Continuous stomping can lead to hoof cracks, lameness, and leg soreness. This obviously affects your horse’s overall health and well-being. Fly sheets can help keep horses calm and content, which can reduce these behaviors and keep your horse happier.

Disease Prevention

By reducing exposure to biting insects, fly sheets can lower the risk of diseases like West Nile Virus and Eastern Equine Encephalitis.

Flies and mosquitoes can spread diseases to horses, just like they can spread diseases to humans.

Examples of diseases that can be transmitted to horses by flies and mosquitoes, such as equine infectious anemia, Eastern equine encephalitis, and vesicular stomatitis.

Biting midges and flies can cause problems for horses, such as transmitting worms and causing bleeding and crusting in the ears.

Fly sheets provide a physical barrier that prevents insects from landing on the horse’s skin, which can help reduce the risk of disease transmission.

Protecting the Coat

Fly sheets help prevent coat damage and bald areas.

There are horses that rub their coats raw against fences or trees from the itchiness of the bug bites and can develop unsightly bald patches. Fly sheets can help prevent this type of coat damage, provided that the fly sheet is fitting properly and not causing rubs itself.

Cooling Comfort

Fly sheets can reduce sweating and overheating in certain circumstances.

Horses that are constantly moving around to avoid flies can become sweaty and overheated, especially on hot days.

While fly sheets can help reduce the need for constant movement, some fly sheets may cause sweating and overheating, making it difficult to decide whether to use a fly sheet on really hot days.

It’s important to choose a fly sheet that is made from breathable material and fits properly to minimize the risk of overheating. This can help keep horses cooler and more comfortable, and prevent dehydration and other heat-related health issues with the right fly sheet made from breathable material and proper fit.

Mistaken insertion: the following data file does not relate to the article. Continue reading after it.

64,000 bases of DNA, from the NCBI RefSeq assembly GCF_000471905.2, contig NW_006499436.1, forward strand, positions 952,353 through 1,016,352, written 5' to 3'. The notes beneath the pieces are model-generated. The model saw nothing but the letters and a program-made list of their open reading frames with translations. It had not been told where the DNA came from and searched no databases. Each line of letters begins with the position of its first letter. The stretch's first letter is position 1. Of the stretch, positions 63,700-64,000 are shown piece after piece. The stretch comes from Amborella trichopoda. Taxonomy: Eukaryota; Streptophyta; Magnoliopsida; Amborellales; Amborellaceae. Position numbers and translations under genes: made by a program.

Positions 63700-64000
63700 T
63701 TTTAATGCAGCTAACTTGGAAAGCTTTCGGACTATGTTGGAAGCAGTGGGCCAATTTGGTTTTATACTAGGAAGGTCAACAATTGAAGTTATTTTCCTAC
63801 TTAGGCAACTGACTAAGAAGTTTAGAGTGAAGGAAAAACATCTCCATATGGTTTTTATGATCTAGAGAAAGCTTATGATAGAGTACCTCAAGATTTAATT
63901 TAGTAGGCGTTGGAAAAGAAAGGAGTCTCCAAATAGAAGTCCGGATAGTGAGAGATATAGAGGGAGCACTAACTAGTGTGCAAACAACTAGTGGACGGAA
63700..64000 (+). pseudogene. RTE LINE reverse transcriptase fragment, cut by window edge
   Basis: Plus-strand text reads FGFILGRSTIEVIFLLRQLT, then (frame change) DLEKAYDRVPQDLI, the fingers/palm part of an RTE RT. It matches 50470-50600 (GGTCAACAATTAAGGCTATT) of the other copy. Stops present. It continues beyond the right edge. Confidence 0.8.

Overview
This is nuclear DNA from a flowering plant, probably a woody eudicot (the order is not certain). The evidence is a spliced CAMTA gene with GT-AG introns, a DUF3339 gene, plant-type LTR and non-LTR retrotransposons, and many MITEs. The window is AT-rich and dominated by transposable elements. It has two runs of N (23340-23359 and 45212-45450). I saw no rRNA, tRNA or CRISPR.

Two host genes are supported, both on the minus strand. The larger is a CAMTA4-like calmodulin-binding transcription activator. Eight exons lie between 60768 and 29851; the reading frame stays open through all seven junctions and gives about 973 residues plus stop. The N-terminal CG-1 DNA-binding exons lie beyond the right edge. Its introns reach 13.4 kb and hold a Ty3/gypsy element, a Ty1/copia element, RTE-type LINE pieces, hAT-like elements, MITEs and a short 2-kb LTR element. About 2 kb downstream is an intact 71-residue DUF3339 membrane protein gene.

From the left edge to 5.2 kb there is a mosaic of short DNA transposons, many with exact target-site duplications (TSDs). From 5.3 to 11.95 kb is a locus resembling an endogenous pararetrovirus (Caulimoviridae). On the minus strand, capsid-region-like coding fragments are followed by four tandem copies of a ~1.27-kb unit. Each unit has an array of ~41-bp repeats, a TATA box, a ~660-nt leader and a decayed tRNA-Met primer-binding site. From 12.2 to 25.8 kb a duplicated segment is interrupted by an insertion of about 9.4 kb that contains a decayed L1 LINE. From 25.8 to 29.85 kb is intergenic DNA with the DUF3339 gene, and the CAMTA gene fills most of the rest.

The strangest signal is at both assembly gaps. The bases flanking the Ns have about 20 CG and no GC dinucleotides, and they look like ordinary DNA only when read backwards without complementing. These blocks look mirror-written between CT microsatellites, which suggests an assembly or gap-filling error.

Healthy Weight Maintenance

Fly sheets can save the horse’s energy, and in turn help horses maintain a healthy weight. This goes along closely with the previous benefit.

Often there are horses that will constantly moving around to avoid flies. They end up burning more calories than necessary and in turn may experience weight loss.

Fly sheets can help prevent this by reducing the need for constant movement and which helps with saving calories.

Cost-Effective Protection

Using fly sheets can save money on fly repellent, like fly spray.

This is because fly sheets can reduce the amount of fly repellent needed to protect your horse from insect bites, which can save money over time.

Instead of spraying your horse all over without a fly sheet, you would spray all the exposed areas instead.

Here’s a great resource on the best fly sheets for horses to help you make the right choice.

Potential Drawbacks of Fly Sheets

Like most things, fly sheets have their drawbacks. Let’s explore some potential issues and how to avoid them.

Potential DrawbackDescriptionTips for Avoidance
Not FoolproofFly sheets don’t protect against all insects, like ticks.Be aware of their limitations and perform tick checks.
OverheatingFly sheets may trap heat against the horse’s skin, causing overheating and discomfort.Choose a breathable fly sheet and monitor the horse.
RestrictiveSnug-fitting fly sheets may limit the horse’s movement.Choose a fly sheet that allows for mobility.